The French government on Friday expressed determination to plow ahead with pension reforms in the face of the biggest strikes in years, which have brought public transport in much of the country to a standstill.
French Prime Minister Edouard Philippe said the government would not abandon the plan for an ambitious pension reform that would require the French "to work a bit longer", though pledging to work with trade unions to introduce a single points-based pension scheme for all.
France currently has 42 retirement systems that apply to various professions and can include specific provisions, like early retirement for train workers and rail workers. With the proposal, Macron's government wants to apply one set of rules to all new pensioners, saying it will make the system fairer and simpler.
The strikes, which began on Thursday, have seen most high-speed trains canceled, flights affected and most of the Paris metro shut down. Mass rallies brought over 800,000 people onto the streets on Thursday and are expected to continue until at least next Tuesday when unions have called more nationwide protests.
In Paris, nine of the capital's 16 metro lines were shut while many others were running only during rush hours, prompting commuters to turn to bicycles, electric scooters and other alternatives or to work from home.
Many people in the Paris region worked from home or took a day off to stay with their children, since a significant number of teachers in the capital went on strike.
The government is expected to reveal the details of the reform plan next week. It promised not to touch the official retirement age – 62, though lower for certain physically demanding occupations – but the plan will encourage some people to work longer.
Prime Minister Philippe said he did not believe the French would always accept a situation where some retire earlier, and with more money than others doing comparable jobs. He said the changes would be introduced progressively, without harshness.
"My logic will never be one of confrontation," he said. President Macron has not spoken so far on the demonstration.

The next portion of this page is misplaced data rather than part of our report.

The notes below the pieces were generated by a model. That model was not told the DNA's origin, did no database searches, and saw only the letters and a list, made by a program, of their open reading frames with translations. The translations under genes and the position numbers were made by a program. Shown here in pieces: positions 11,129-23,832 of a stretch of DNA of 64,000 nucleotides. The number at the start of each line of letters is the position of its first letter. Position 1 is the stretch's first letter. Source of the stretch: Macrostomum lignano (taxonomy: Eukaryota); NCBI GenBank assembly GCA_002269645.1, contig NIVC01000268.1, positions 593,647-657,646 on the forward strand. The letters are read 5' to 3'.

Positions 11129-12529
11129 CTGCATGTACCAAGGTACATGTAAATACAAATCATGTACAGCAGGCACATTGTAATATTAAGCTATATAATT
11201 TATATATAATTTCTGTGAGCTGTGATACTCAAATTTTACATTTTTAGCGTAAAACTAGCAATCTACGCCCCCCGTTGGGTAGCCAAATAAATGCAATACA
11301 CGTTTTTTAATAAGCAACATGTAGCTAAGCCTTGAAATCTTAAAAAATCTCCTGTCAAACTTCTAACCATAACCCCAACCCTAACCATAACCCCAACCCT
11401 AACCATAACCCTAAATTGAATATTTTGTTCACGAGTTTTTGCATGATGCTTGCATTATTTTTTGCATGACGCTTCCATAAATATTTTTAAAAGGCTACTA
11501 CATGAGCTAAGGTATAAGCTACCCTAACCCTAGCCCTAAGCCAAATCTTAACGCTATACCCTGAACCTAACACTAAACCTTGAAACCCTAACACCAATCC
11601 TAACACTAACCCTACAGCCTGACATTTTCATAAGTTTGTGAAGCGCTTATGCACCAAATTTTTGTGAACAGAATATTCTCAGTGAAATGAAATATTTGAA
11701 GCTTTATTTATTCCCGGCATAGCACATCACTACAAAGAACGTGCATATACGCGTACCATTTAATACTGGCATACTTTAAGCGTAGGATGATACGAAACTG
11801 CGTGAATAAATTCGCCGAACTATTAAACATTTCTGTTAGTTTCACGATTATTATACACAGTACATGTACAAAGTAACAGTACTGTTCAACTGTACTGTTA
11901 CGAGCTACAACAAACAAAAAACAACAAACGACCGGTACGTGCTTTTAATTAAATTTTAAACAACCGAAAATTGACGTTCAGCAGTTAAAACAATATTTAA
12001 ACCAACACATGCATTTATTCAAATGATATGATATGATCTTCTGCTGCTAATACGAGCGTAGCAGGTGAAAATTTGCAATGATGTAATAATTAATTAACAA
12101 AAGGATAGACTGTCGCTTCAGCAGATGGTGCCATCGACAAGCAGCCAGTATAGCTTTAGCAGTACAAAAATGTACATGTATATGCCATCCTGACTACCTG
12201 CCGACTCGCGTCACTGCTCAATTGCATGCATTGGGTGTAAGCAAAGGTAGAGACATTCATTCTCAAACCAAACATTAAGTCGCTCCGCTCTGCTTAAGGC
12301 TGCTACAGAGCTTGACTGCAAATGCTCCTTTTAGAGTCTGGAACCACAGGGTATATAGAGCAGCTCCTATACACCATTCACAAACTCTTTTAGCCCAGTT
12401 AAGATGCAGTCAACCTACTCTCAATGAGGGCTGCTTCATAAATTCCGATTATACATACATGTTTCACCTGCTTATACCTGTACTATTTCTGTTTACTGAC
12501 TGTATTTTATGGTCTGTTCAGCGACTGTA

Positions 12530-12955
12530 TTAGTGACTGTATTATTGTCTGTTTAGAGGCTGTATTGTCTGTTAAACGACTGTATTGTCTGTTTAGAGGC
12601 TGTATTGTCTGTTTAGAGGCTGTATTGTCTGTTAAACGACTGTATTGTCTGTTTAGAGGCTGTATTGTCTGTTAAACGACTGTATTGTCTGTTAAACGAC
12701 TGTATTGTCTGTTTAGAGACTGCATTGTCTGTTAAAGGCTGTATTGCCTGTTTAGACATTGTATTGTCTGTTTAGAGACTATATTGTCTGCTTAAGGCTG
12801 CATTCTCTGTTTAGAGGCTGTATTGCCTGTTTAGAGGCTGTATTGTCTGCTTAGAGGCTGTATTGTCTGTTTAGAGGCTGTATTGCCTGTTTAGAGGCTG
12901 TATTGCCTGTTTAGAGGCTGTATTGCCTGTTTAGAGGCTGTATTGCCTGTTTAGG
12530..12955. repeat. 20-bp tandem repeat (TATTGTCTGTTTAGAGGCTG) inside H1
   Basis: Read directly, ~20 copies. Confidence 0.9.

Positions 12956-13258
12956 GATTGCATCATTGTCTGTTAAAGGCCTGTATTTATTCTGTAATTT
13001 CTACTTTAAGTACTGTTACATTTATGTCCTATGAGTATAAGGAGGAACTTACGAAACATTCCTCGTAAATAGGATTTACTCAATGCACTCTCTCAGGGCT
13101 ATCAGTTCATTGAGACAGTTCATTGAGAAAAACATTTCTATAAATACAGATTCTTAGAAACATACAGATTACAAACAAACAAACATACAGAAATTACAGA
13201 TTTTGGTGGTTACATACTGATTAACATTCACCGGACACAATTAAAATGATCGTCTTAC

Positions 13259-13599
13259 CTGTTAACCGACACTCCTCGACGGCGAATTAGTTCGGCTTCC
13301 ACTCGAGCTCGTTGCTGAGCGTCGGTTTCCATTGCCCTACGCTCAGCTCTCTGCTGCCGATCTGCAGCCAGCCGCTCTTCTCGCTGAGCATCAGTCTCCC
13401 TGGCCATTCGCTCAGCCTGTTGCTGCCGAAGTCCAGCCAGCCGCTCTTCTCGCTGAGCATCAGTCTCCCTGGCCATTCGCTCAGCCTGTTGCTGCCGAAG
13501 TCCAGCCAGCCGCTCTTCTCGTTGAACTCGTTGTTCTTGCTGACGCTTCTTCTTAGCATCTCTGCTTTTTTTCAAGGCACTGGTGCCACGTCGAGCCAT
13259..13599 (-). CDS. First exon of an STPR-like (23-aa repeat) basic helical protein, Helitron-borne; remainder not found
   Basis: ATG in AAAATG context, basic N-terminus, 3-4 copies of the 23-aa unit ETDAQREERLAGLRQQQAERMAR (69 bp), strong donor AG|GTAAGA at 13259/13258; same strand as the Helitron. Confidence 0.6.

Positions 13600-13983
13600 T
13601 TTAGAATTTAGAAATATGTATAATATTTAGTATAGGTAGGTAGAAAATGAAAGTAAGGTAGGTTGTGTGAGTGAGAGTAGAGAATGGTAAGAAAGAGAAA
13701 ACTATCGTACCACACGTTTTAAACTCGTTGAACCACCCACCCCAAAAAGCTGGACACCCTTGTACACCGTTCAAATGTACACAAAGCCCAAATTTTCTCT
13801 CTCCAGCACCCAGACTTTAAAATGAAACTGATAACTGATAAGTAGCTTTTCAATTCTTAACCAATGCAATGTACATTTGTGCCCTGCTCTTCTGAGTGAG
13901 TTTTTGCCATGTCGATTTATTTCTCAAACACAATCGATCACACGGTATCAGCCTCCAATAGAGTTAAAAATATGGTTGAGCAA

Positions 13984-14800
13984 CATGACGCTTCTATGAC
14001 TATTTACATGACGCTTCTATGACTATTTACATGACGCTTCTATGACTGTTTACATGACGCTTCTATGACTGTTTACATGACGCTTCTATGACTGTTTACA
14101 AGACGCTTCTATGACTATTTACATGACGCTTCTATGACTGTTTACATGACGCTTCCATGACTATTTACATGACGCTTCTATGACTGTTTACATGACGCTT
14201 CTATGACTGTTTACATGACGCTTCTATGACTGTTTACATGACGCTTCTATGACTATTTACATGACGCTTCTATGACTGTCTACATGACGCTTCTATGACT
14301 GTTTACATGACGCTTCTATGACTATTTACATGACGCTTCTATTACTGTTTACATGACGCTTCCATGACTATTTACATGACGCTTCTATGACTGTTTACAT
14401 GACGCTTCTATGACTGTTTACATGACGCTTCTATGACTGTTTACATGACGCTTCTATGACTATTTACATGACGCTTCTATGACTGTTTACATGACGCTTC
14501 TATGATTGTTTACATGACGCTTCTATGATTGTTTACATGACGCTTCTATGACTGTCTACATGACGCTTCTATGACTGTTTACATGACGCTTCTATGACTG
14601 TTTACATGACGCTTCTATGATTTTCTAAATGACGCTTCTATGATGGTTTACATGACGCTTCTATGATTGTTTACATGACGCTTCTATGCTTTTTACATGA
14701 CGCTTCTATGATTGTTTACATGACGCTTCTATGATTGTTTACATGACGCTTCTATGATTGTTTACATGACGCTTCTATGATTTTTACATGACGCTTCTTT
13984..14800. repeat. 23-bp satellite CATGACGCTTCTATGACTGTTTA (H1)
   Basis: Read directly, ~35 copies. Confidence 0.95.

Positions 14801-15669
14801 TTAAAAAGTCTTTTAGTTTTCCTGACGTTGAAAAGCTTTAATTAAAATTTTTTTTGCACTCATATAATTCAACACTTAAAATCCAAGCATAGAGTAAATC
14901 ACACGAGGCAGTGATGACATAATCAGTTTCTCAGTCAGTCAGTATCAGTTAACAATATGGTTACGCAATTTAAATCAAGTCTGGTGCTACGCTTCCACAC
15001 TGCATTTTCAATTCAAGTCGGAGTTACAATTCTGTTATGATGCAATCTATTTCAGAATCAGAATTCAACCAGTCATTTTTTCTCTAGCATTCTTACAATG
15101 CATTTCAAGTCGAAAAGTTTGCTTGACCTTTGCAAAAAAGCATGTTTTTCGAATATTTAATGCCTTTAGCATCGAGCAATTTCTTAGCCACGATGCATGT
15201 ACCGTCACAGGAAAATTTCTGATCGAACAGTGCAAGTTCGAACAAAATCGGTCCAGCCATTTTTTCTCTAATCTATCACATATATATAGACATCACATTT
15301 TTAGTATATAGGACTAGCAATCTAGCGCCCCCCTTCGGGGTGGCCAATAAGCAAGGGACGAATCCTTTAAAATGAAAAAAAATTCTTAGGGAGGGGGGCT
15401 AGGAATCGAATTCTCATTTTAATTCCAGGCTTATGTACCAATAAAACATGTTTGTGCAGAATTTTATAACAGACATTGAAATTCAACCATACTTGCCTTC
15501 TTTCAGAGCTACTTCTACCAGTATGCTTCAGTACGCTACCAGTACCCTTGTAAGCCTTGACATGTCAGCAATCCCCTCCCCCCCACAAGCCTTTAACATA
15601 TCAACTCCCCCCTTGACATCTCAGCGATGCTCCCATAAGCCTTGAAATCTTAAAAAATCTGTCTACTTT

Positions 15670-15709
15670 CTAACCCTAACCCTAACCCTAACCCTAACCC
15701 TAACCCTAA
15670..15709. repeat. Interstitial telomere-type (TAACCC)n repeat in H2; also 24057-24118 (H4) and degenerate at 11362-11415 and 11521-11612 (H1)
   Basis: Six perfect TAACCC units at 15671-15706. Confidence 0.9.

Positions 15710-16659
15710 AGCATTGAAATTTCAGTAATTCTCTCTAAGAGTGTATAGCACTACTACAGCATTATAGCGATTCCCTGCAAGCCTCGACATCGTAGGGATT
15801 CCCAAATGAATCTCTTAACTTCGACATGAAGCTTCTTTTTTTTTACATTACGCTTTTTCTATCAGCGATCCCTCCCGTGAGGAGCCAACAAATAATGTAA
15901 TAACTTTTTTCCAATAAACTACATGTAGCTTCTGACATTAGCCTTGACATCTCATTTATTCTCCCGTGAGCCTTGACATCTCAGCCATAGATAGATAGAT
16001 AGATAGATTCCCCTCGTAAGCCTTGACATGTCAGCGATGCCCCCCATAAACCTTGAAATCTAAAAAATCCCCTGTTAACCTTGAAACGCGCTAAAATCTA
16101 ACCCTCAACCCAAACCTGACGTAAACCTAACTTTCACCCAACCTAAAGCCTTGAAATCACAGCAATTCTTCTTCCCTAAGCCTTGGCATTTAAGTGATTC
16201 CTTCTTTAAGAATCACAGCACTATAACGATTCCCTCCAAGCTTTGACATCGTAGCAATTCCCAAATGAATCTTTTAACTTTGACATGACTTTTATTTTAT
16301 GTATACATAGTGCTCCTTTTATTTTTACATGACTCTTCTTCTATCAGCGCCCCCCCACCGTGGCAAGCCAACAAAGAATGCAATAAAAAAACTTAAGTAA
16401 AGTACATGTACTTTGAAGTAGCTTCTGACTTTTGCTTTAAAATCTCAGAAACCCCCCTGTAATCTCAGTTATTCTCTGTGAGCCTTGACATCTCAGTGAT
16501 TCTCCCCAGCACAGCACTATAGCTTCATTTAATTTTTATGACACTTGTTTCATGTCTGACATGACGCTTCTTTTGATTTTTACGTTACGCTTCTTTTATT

At the heart of the protest is the fight for the hard-fought French way of life. Opponents fear that Macron's pension reform would take money out of their pockets and reduce their holiday period. Those who now enjoy the more advantageous pension schemes, e.g. railway workers, argue that the current pension arrangement is a fair compensation to the many constraints that go with their jobs, like working on weekends and holidays.
The demonstration marks the biggest challenge to President Macron since the yellow vest movement against economic inequality that took place a year ago. Since coming to power, Macron had initiated major changes to the labor market, including loosening labor laws and tightening access to unemployment benefits, which he insisted during his election that were necessary for France to become a more dynamic economy. But protests so far have made Macron's popularity flat-lining at around 33 percent.
While most of the rallies on Thursday were peaceful, police fired tear gas to disperse dozens of black-clad protesters smashing windows and throwing stones during the Paris march, with one construction trailer set on fire.
Several dozens of people were arrested, and three journalists were injured after reportedly being hit by tear gas or stun grenades, including a Turkish journalist who was struck in the face.
The last time the French government attempted to launch a national pension reform, around two million took to the streets, leading to the government to drop the reform plan.
سایت تابناک از انتشار نظرات حاوی توهین و افترا و نوشته شده با حروف لاتین (فینگیلیش) معذور است.